The Arabic Muslims

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by MsESalinas
Last updated 4 years ago

Discipline:
Social Studies
Subject:
World History

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The Arabic Muslims

Muslims see religious value in the area because it is where their belief that there is only one god came from. This belief came from Judaism. Jerusalem was the original place to which Muslims faced in prayer, until it was changed to Mecca in the 620s C.E. Even then, Jerusalem had taken meaning to Muslims because it was the site of Muhammad's night journey and the increase of his popularity. The two most important Muslim sites in Jerusalem are the Dome of the Rock and the Al-Aqsa Mosque.

Question D

The Crusades had little instant effect on the Middle East, in terms of land losses or emotional impact. By the 1200s, people in the area were much more concerned about a new threat: the quickly-expanding Mongol Empire, which would bring down the Umayyad Caliphate, sack Baghdad, and push toward Egypt. Had the Malukas not defeated the Mongols in the Battle of Ayn Jalut in 1260. the entire Muslim world might have fallen.

Question A

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The Arabic Muslims

Facts

ArabicnMuslims

The Crusades were in part of an opening for a powerful religious piety which rose up in the late 11th century.A turning point in western attitudes towards the east came in the year 1009, when the Fatimid caliph of Cairo, al-Hakim bi-Amr Allah, had the Church of the Holy Sepulchre in Jerusalem destroyed. His successor allowed the Byzantine Empire to reconstruct it under strict circumstances, and pilgrimage was again permitted, but many stories began to be spread in the West about the cruelty of Muslims toward Christian pilgrims; these rumours then played an important role in the development of the Crusades later in the century.When the First Crusade was preached in 1095, the Christian princes of northern Iberia had been fighting their way out of the mountains of Galicia and Asturias, the Basque country and Navarre, with increasing success, for about a hundred years.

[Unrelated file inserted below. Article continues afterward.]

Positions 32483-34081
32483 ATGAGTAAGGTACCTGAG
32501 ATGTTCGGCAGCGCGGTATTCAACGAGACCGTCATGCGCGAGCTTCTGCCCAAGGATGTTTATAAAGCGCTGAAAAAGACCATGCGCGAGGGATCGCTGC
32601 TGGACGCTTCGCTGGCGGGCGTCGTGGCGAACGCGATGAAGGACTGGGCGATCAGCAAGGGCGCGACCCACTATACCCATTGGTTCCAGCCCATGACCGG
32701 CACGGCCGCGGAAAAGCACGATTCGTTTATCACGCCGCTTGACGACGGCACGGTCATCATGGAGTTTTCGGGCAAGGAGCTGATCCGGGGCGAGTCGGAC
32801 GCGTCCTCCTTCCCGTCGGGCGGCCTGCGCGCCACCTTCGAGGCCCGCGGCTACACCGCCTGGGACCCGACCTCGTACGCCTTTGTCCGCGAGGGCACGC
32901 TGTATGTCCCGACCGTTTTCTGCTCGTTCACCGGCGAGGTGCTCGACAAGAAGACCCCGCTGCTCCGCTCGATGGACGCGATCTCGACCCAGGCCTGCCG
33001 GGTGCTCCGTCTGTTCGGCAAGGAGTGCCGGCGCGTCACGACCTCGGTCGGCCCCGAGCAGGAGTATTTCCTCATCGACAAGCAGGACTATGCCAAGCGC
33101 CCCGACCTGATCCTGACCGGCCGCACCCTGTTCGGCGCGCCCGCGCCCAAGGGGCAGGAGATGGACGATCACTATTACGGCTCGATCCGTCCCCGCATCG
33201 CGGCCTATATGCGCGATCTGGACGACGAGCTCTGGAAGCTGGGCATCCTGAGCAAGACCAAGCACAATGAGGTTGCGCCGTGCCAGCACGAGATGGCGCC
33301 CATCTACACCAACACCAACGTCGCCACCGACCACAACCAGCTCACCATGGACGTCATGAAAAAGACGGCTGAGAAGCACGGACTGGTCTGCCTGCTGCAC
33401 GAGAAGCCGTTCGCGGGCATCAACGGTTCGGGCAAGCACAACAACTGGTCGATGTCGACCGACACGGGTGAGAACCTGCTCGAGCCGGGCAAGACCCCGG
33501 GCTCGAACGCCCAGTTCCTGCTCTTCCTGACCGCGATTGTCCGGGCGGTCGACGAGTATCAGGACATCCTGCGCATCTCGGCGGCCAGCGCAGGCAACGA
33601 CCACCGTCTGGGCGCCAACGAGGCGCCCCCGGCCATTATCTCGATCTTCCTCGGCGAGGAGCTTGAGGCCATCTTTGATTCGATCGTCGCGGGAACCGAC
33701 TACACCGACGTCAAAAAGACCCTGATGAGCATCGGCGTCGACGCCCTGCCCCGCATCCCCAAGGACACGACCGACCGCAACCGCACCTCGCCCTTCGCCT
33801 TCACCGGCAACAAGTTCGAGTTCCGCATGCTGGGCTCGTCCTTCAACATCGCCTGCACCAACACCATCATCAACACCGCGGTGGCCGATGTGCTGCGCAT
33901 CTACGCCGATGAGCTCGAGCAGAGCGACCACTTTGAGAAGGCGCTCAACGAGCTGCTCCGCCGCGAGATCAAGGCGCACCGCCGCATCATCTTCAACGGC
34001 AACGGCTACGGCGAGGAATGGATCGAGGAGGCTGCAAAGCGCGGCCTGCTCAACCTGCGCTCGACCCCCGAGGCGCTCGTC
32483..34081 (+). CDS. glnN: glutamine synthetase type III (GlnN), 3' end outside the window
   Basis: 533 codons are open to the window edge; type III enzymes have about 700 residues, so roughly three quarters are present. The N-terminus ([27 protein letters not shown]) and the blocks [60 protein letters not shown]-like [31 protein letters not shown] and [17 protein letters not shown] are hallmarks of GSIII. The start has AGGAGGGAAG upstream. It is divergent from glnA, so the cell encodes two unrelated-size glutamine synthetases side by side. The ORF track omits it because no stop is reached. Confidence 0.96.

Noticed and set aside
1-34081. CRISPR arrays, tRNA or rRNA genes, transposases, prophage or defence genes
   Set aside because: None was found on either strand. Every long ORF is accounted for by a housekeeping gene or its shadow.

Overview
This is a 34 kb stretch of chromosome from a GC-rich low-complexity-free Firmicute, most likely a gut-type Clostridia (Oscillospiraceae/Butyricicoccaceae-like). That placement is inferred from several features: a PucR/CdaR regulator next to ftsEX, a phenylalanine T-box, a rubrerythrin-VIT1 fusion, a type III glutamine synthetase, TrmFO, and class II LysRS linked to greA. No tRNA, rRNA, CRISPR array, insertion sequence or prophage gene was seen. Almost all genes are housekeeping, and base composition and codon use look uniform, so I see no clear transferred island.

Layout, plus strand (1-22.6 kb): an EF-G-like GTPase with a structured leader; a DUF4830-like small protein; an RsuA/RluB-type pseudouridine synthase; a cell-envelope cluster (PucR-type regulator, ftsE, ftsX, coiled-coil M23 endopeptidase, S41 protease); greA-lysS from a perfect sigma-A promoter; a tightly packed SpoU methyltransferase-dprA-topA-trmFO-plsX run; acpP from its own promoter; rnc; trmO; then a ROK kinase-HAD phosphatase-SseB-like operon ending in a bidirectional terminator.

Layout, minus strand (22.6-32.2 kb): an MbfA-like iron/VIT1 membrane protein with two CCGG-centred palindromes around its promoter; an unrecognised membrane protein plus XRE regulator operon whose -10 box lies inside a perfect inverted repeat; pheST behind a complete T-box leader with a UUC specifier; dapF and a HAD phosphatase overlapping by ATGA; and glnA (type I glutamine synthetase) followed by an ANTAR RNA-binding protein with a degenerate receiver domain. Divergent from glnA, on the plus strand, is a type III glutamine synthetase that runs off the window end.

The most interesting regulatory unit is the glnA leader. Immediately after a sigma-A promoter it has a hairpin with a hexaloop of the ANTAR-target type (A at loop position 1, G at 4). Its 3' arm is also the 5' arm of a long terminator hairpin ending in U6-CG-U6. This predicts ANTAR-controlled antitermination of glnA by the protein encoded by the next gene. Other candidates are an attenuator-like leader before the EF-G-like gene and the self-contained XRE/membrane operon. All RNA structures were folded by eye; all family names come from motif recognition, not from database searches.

(1189-92). The Muslims, led by Saladin, had recaptured Jerusalem after the Battle of Hattin in 1187. This defeat inspired a new expedition, led by Holy Roman Emperor Frederick I (Barbarossa), Richard the Lion-Hearted of England, and Philip Augustus of France. Frederick died in Asia Minor, and Richard became the leader of the expedition. His forces captured the port of Acre in 1191. Saladin then granted Richard a truce that permitted Christians to visit Jerusalem.

Question E

The importance placed on the Crusades in Europe is a direct reflection of the fear of Islam at the time, and its overwhelming presence as a greater civilization and power. And this atmosphere survived until at least the beginning of this century.

The Jerusalem is significant in a number of religious traditions, including the Abrahamic religions Judaism, Christianity, and Islam. Some of the most blessed places for each of these religions are found in Jerusalem.Part of Jerusalem's significance and religiousness to Muslims develops from its strong memory with Abraham, David, Solomon, and Jesus. Born in 570 AD, Muhammad is believed by Muslims to be a messenger for God.Jerusalem served as the first qibla (direction of prayer) for Muslims. While Muslims were in Mecca, and also for 17–18 months in Medina, Muslims prayed towards Jerusalem. Early mosques in Medina were built to face Jerusalem.

THE CRUSADE


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